So far as I understand the conceptual basis for a lot of theorems in finance, one of the ideas seems to be reasonably straightforward: if some type of investment — domestic equities, foreign equities, bonds, housing, whatever — were systematically higher-yielding than some other type of investment, then everyone would just invest in the higher-yielding category and wipe out the difference in yield. So in the long run, you’d expect yields across asset classes to equilibrate.

Yes, this is based on assumptions, which might well be false. But let’s assume that it’s roughly true. Then the usual argument says that you can’t beat the market, and you’ll never do better than to diversify your portfolio. But note carefully what “diversify” means here. It *doesn’t* just mean “invest in all 500 stocks in the S&P 500”. There’s a whole lot more market out there! That is, there are a lot more asset classes than just large industrial stocks of the sort that the S&P traffics in. Even within the class of U.S. stocks, there are larger indexes like the Wilshire 5000. Or there’s the set of stocks tracked by the Vanguard Total Stock Market Index Fund. And then there are foreign stocks. And then government bonds. And municipal bonds. And corporate bonds.

But there’s *still* a lot more market out there. Some asset classes are harder to invest in than others, like houses. Wouldn’t it be cool if you could buy housing across many worldwide markets? It’s a little weird to imagine exactly how that would work, though large property owners do own a shocking amount of property across many cities. So in our imagined perfectly diversified portfolio, we’d have a bunch of housing. And we’d also have a lot of unlisted stocks. And we’d have some private equity. And we’d own some mines. Because again, the principle behind the diversification is that if everyone already knew that some asset class yielded outsized returns, they’d already be investing in it. The only way to beat the market in such a case is to know something that others don’t — to avoid some asset class that you know yields lower returns than the rest of the world thinks it does, or to invest in an asset class that others are systematically avoiding. In principle, I can’t see any reason why your buddy Doug’s new venture doesn’t count as an asset class for the purposes of this argument.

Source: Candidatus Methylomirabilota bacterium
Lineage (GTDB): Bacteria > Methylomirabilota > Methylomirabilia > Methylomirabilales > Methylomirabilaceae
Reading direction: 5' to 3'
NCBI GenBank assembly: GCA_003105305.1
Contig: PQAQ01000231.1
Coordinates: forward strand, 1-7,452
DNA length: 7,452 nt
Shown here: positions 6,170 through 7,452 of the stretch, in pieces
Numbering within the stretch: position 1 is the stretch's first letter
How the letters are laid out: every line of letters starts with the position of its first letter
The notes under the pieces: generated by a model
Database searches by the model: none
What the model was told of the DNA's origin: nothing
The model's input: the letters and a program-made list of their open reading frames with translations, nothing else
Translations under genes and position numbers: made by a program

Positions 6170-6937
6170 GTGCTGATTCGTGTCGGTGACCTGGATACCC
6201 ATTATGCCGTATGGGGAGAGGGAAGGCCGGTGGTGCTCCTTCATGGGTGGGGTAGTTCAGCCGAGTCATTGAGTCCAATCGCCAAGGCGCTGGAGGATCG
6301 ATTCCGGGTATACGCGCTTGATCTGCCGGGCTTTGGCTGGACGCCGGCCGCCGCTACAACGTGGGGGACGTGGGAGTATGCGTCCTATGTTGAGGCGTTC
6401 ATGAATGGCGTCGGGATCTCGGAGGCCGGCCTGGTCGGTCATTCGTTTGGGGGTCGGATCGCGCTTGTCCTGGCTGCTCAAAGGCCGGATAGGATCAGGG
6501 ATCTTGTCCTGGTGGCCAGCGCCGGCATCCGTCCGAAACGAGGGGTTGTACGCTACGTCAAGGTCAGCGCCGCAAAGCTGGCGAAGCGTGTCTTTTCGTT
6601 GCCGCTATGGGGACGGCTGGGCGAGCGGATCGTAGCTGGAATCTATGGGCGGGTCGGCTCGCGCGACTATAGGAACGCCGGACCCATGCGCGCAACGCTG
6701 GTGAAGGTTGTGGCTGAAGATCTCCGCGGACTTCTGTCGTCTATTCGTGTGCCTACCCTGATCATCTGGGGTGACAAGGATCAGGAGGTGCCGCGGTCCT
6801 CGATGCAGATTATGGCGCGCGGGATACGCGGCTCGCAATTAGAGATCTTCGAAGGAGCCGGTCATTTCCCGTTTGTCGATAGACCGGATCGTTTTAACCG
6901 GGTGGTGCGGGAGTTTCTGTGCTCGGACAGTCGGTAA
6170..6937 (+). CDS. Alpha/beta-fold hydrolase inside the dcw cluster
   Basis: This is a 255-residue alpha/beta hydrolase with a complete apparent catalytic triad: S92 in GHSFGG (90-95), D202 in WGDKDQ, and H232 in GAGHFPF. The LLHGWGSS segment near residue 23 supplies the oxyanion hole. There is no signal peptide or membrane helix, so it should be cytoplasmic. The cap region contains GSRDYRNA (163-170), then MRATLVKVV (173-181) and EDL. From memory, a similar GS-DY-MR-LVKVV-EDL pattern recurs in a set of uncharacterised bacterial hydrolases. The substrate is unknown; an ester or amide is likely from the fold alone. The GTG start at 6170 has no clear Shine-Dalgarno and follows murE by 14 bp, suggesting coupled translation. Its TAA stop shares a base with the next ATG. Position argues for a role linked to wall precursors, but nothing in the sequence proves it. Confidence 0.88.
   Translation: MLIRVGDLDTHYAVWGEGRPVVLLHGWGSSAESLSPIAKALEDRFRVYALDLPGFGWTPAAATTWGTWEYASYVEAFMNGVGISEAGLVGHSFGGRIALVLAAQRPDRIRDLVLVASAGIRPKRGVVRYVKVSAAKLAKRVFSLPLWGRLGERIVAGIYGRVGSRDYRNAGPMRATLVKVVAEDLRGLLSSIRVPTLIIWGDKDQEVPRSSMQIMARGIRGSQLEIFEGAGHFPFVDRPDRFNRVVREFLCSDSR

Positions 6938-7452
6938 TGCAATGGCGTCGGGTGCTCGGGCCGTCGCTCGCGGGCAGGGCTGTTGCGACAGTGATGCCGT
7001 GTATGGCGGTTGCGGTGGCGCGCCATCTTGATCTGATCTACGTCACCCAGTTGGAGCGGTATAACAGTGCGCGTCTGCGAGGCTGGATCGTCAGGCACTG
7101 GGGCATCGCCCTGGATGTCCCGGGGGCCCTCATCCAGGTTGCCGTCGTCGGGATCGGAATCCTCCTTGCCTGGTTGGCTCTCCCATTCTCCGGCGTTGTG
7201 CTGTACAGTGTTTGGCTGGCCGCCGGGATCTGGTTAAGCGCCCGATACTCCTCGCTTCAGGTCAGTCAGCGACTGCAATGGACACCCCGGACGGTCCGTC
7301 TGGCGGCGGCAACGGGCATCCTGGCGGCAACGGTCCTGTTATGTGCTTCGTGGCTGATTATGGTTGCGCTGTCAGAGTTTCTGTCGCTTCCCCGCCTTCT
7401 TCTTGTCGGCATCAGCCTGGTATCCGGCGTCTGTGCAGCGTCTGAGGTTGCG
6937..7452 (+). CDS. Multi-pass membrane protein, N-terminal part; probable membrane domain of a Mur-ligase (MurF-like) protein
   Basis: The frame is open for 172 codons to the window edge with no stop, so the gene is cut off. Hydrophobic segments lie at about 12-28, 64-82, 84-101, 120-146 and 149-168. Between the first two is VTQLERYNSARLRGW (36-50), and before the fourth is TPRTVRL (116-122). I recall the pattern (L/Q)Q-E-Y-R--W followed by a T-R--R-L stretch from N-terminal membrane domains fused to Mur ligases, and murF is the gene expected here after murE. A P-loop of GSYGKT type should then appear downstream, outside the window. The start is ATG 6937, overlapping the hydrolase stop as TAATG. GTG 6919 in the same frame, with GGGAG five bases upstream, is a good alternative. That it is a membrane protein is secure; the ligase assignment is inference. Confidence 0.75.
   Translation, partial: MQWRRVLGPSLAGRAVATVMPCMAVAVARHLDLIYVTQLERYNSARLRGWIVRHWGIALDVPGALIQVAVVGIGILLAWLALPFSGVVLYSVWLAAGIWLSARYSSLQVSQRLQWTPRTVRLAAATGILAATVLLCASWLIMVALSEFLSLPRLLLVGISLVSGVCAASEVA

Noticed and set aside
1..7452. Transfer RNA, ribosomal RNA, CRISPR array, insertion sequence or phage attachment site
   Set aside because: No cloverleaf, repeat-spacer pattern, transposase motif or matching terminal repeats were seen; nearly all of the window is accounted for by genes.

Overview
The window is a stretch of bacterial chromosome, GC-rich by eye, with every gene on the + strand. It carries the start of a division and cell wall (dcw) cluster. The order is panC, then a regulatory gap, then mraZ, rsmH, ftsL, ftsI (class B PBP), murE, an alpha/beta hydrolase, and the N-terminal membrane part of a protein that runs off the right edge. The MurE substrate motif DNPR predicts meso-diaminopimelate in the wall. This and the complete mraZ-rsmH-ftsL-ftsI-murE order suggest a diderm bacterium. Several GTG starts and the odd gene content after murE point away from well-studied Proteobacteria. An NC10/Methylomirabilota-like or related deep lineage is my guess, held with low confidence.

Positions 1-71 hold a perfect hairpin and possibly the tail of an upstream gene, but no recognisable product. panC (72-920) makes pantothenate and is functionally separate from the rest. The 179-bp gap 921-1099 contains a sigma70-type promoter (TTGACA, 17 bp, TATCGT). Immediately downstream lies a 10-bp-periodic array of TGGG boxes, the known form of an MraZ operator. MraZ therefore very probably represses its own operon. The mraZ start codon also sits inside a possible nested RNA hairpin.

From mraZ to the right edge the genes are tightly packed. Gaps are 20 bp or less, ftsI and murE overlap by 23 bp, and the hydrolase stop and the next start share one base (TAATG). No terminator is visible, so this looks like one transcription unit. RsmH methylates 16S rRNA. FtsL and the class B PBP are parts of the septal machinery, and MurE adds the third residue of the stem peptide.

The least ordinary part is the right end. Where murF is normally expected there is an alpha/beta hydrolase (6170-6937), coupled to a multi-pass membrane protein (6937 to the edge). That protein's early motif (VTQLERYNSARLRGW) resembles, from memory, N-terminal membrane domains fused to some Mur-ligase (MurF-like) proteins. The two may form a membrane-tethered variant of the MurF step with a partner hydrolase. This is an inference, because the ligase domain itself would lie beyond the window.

So here’s my question: how do I, J. Random Small Investor, get my portfolio fully diversified across all possible asset classes? One of Piketty’s observations in his masterwork is that the wealthy are able to obtain systematically above-market returns, in no small part because they can invest in asset classes that you and I don’t have access to. And in one example he gives — the Harvard endowment — it helps that the Harvard Corporation spends $100 million every year to manage $30 billion in assets. You and I could probably also do very well as investors if we spent all day every day managing our investments, and if we had a staff to do it, and if we had enough money to play with that we could offset some losing bets with more winning bets.

But that argument isn’t convincing to me, because we *do* have that ability; this is why we hire mutual funds. Apparently the Vanguard Total Stock Market Index Fund has $190 billion in assets. Granted, that particular fund won’t be investing in obscure corners of the asset universe, but why doesn’t Vanguard set up a fund that’s truly diverse across all asset classes, draw many billions of dollars from investors like me, and earn the same returns as the Harvard endowment or Bill Gates?

One possible answer is that regulation forbids them from investing in risky asset classes (like hedge funds or complicated swaps) if non-rich guys like me are on the other end of the trade. Is there some other reason I’m missing why wealthy people *must* earn higher returns than mutual funds do?